Every person with multiple sclerosis (MS) is advised to pay particular attention to the guidelines below for reducing the risk of COVID-19 infection.
Caregivers and family members who live with, or regularly visit, a person with MS should also follow these recommendations to reduce the chance of bringing COVID-19 infection into the home.
How can I reduce the risk of catching COVID-19?
Patients with MS should follow national guidance to help reduce the risk of catching the virus.
For further information, please contact your MS nurse.
Should I continue to take my medication?
Many disease modifying therapies for MS work by suppressing or modifying the immune system. Some MS medications might increase the likelihood of developing complications from a COVID-19 infection but this risk needs to be balanced with the risks of stopping treatment.
Our recommendations and further guidance is as follows:
- People with MS currently taking MS treatments should continue with their treatment
- Before starting a new MS drug, people with MS should discuss which therapy is the best choice for their individual disease course and disease activity in light of COVID-19 with their MS care provider
- Drugs which do not reduce specific immune cells (lymphocytes) include:
- Glatiramer Acetate
- Medications that reduce lymphocytes over longer intervals, and therefore may moderately increasetheriskofCOVID-19 infection and its complications include:
- Medications that may reduce the ability of the immune system to respond to an infection include:
- Dimethyl Fumarate
- People who are taking the following medications and are due for the next dose should consult their MS care provider about the risks and benefits of postponing treatment:
- During the COVID-19 pandemic, we advise against autologous haematopoietic stem cell transplantation, as this severely weakens the immune system for a period of time. People due to start treatment should consider postponing the procedure in consultation with their MS care provider. People who have recently undergone this treatment should extend the period they remain in isolation during the COVID-19 outbreak
What risks are associated with MS treatments?
The list below outlines MS treatments and the risks associated with them, based on the effect of the drug on the immune system.
We recommend self-isolation only for people in the high-risk category.
People with a neurological condition with low or moderate risk might be considered high-risk if they have additional risk associated with other conditions affecting the lungs, heart, kidneys etc.
People with neurological conditions resulting in frailty, or who are frail as a result of age or other conditions are also at increased risk from COVID-19.
No increased risk
- Beta interferons (Avonex, Betaferon, Extavia, Rebif, Plegridy)
- Glatiramer Acetate (Copaxone, Brabio)
- Natalizumab (Tysabri)
- Teriflunomide (Aubagio)
- Dimethylfumurate (Tecfedera)
- Fingolimod (Gilenya)
- Ocrelizumab (Ocrevus)
Risk is higher for three months following treatment.
- Cladribine (mavenclad)
- Alemtuzumab (Lemtrada)
What should I do if I develop symptoms of COVID-19 whilst on MS treatments?
If you develop any of the symptoms listed on the NHS website, please follow the NHS guidance.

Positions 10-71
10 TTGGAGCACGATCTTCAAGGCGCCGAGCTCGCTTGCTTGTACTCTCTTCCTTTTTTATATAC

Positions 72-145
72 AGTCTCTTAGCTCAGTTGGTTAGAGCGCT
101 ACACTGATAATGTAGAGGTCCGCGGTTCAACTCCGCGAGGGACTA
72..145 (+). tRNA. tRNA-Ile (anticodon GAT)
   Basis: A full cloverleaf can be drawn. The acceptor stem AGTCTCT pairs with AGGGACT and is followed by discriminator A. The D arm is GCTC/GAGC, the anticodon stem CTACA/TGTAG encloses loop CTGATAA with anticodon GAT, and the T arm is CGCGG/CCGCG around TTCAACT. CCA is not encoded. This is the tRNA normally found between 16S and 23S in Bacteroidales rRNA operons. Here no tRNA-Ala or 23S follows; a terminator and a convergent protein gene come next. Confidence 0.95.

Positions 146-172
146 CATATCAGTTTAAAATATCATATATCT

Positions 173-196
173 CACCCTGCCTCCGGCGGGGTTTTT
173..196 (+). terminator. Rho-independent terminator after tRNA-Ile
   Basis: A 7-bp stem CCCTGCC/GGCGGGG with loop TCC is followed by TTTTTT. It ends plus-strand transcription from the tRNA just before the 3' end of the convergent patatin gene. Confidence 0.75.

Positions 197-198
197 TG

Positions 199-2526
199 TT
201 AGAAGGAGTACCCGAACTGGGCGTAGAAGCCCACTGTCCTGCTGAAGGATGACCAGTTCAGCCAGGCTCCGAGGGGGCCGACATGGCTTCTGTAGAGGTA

After following NHS guidance
If after following the NHS guidance on the link above, you have:
- Mild symptoms – there is no need to stop your MS treatment
- Serious symptoms – if you are asked to attend hospital for testing/admission, we recommend that you stop your disease modifying therapy (if it is an injectable or oral treatment) or delay your next infusion. Please contact your MS team as soon as possible after you have stopped your medication and they will tell you when to restart
How should I monitor my MS treatment?
It is important to continue to comply with monitoring when taking MS treatments. Your MS care provider will continue to assist with your monitoring.
Currently, our recommended minimum safe level of monitoring is as follows:
- If last infusions less than a year ago – blood tests every four weeks
- If last infusions more than a year ago – blood tests every six weeks
Fingolimod, Ocrelizumab and Cladribine
- Monitor blood tests as usual, if on treatment for more than 12 months
- If blood tests have been stable on Cladribine, blood test frequency can change from three to six monthly
- Reviewed at monthly infusion as usual
- If blood tests have been stable, blood test frequency can change from two to three monthly
- If blood tests have been stable, blood test frequency can change from three to four monthly
- If been on treatment less than a year – monitor as usual
- If been on treatment more than a year – monitoring can be deferred unless latest bloods abnormal (in which case, monitor as usual)
- Telephone review – blood tests are not needed unless there is concern
What should I do if I relapse?
If you are experiencing a relapse, please contact your MS nurse by telephone. Do not attend the hospital unless it is a medical emergency.
If steroids are deemed appropriate, please be aware that there is likely to be a higher risk for susceptibility to infection including COVID-19 for the period of steroid use and 14 days thereafter, although this period is not known for certain.
Please contact your MS nurse if you have further questions or concerns.
Due to the current COVID-19 pandemic, please bear in mind that it may take longer than usual for a response. We apologise for this in advance.